It is getting easier
National residential lenders are easing credit standards to keep the housing market moving, though the changes bring lending nowhere near the ultra-loose credit environment that sparked the financial crisis. Fannie Mae and Freddie Mac – the government-controlled companies that purchase home loans from lenders to keep the market on even keel – are rolling out new programs to encourage homeownership.
Earlier this year, the GSEs flagged affordability challenges as the biggest barrier to housing growth. In response, Fannie Mae is now allowing borrowers to have higher debt levels and still qualify for a home loan. This includes raising the debt-to-income ratio limit to 50% of pre-tax income from 45% previously for manually underwritten loans — loans not approved through their automated underwriting system.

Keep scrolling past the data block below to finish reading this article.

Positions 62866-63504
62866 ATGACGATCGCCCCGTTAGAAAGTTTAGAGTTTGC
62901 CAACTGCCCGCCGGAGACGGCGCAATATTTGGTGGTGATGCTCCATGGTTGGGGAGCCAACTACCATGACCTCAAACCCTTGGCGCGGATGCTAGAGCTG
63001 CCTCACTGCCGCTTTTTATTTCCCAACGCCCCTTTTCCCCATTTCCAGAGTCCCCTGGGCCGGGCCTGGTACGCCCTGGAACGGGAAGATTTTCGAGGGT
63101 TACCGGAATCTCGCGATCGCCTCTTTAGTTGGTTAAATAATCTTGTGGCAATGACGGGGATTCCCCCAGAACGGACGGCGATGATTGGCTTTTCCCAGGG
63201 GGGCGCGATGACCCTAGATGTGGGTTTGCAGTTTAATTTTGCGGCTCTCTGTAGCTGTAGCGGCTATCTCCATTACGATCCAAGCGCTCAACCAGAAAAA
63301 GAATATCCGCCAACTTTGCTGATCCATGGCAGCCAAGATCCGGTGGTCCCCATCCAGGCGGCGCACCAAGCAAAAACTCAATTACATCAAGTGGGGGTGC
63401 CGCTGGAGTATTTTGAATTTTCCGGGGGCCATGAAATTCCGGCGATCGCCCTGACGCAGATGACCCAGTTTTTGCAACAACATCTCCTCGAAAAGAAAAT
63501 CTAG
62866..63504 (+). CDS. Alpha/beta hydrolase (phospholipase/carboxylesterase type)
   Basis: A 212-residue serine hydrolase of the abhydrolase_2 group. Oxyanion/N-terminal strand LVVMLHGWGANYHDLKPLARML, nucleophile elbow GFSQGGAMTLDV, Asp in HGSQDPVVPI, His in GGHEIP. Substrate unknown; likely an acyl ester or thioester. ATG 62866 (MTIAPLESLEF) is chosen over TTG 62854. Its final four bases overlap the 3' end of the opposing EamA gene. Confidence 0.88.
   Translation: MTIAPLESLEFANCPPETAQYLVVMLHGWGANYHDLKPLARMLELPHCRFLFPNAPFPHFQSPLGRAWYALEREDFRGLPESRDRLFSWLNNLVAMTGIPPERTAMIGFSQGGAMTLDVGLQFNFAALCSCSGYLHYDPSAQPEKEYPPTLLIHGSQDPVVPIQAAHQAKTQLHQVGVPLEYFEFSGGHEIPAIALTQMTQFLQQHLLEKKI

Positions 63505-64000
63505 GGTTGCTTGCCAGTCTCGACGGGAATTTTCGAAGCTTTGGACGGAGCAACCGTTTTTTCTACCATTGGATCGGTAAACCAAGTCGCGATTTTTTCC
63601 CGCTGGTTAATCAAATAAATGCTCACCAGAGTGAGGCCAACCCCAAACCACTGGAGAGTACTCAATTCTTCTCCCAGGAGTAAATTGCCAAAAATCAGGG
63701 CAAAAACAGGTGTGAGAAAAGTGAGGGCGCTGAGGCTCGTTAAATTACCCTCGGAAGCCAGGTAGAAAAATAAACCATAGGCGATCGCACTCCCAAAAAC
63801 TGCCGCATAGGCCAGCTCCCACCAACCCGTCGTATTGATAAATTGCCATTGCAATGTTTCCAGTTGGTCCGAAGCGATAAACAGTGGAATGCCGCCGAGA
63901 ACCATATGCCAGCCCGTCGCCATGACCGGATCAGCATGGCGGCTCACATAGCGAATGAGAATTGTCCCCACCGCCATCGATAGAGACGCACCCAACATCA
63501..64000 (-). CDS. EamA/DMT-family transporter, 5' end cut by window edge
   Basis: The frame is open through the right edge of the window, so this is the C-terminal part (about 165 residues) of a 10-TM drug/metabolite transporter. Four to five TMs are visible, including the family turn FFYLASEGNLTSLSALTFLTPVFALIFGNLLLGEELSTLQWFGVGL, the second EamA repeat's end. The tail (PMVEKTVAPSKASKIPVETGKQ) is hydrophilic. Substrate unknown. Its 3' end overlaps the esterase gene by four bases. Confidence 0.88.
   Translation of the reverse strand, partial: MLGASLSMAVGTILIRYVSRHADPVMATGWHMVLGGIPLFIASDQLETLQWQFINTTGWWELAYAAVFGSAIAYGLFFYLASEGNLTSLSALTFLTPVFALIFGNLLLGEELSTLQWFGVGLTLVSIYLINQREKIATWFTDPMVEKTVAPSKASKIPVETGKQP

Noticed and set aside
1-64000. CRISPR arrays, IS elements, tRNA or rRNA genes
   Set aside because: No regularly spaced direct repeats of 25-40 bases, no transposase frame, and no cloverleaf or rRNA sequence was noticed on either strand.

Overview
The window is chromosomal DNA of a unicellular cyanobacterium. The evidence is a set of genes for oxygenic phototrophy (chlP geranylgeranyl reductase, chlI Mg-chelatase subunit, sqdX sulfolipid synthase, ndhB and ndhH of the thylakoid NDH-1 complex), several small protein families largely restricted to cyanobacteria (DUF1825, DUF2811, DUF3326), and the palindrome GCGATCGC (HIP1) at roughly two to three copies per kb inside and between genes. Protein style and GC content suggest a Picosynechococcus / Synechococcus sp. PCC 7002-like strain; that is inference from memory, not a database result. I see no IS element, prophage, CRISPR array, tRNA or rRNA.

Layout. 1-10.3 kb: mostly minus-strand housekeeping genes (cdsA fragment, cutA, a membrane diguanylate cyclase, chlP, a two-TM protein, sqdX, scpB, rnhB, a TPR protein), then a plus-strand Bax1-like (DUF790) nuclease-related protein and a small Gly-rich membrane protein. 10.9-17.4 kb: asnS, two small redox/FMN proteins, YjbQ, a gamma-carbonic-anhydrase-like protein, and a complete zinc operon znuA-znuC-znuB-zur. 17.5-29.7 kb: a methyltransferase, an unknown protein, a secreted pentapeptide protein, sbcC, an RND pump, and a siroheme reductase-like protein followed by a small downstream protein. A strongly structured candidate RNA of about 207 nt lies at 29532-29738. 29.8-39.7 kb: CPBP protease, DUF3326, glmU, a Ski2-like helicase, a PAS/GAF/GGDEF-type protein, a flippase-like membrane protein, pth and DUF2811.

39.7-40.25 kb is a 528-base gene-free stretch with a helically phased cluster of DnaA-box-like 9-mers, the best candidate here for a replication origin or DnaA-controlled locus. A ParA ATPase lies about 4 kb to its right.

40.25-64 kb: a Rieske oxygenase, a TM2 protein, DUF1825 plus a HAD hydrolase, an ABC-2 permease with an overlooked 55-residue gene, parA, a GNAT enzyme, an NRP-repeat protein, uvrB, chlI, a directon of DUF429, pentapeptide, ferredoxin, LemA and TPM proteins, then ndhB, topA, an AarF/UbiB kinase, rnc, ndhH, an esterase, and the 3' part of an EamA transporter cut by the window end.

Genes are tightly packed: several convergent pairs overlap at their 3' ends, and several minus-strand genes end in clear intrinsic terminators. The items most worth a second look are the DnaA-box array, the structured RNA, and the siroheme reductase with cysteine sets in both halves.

In addition, the nation’s three major credit agencies – Equifax, TransUnion and Experian – are also dropping tax liens and civil judgments from some consumers’ credit profiles. This will enable more Americans to qualify for a home loan. More recently, Fannie Mae and Freddie Mac also announced programs to allow for purchase loans without appraisals, although the loans that qualify are limited to start out with.
Source: GoRion, Fannie Mae and Freddie Mac